Tech Support Scammers Used Deceptive Pop-up Ads to Trick Consumers into Buying Unneeded Services
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Tech Support Scammers Used Deceptive Pop-up Ads to Trick Consumers into Buying Unneeded Services

The defendants used pop-up ads Seemingly from legitimate technology companies that included dire warnings, falsely claiming that a consumer's computer was infected

June 8, 2017

Urgent computer repair needed? Not so much.

The Federal Trade Commission (FTC) has obtained settlements with a group of defendants who used deceptive Internet pop-up ads to trick consumers into buying unnecessary technical support services.

In a complaint filed in October 2016, the FTC alleged that the defendants worked with affiliate marketers to place pop-up ads falsely claiming that a consumer's computer was infected and that the ads originated from legitimate technology companies like Apple or Microsoft. The ads included dire warnings and urged consumers to immediately call a toll-free number for help.

When consumers called the number, they were connected to telemarketers based in India who falsely claimed to be affiliated with Microsoft or Apple. The telemarketers claimed they needed remote access to consumers' computers in order to diagnose the problem. Once given access, the telemarketers showed consumers innocuous screens and directories on the computers, deceiving consumers into believing that these were evidence of problems that required immediate repair.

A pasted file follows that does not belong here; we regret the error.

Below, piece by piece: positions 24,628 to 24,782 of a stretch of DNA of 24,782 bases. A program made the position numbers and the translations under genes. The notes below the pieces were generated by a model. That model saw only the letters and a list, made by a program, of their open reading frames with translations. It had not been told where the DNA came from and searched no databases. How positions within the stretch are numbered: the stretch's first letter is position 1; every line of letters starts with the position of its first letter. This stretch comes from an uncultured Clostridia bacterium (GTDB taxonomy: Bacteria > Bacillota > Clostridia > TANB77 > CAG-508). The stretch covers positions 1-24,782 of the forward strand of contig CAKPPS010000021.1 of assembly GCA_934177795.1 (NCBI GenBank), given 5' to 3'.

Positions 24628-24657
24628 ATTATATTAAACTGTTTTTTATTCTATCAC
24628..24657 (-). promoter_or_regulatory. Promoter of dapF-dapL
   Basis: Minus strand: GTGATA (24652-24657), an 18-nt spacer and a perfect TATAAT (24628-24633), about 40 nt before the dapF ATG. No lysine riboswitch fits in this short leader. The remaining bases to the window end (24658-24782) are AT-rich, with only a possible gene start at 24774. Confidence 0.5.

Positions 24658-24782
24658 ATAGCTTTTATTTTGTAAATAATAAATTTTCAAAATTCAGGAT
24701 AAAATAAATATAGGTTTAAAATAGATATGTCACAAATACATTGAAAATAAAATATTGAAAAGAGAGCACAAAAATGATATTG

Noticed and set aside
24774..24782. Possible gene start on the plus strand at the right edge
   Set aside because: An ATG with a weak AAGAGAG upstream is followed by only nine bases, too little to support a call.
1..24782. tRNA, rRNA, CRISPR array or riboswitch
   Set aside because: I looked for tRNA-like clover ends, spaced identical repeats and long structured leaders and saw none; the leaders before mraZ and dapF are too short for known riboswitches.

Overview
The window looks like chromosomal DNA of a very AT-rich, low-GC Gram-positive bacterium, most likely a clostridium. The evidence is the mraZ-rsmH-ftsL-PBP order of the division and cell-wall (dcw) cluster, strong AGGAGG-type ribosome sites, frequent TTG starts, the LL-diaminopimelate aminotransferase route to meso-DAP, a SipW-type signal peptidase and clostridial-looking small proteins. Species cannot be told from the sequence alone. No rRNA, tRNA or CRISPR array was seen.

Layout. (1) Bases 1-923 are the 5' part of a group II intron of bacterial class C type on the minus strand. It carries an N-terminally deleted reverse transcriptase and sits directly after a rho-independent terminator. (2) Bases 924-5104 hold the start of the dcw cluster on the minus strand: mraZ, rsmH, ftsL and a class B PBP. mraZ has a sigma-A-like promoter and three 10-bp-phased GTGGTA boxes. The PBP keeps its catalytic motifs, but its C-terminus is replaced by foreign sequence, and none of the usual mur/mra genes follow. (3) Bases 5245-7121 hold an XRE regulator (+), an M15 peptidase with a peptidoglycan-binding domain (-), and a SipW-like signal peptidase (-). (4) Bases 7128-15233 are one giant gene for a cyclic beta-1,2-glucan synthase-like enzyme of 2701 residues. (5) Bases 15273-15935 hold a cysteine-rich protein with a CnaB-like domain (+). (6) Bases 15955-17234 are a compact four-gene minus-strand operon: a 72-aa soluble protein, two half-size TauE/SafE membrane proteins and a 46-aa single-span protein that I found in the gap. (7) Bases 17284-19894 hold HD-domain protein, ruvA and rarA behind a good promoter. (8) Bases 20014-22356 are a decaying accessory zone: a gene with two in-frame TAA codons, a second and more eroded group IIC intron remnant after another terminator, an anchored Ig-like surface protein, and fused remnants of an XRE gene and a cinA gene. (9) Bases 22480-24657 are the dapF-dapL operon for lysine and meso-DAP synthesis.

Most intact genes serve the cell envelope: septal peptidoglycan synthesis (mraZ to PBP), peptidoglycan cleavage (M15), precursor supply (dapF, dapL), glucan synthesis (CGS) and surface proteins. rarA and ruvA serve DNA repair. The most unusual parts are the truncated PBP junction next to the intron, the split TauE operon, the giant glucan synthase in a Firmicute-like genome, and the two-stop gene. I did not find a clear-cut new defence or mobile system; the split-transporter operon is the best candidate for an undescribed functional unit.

This settlement is part of the FTC's ongoing crackdown against tech support scams. Last month, the agency announced Operation Tech Trap, a major offensive against tech support operators who used many of the same tactics as the defendants in this case.

"When tech support scams pop up, the FTC will take action," said Tom Pahl, Acting Director of the FTC's Bureau of Consumer Protection. "Today's settlements, along with the agency's recent Operation Tech Trap actions, underscore the FTC's commitment to protecting consumers from tech support scams."

The defendants in this case are Global Access Technical Support, LLC (also doing business as Global SConnect, Yubdata Tech and Technolive); Source Pundit LLC (also doing business as OneSource Tech Support); Helios Digital Media LLC; Rajiv Chhatwal; Rupinder Kaur; and Harinder Singh.

As part of the settlements, the defendants are banned from marketing or promoting any technical support products or services in the future and from misrepresenting any product or service.

The defendants have also agreed to turn over assets valued at more than $1 million to the FTC, which will be used to provide restitution to victims of the scam.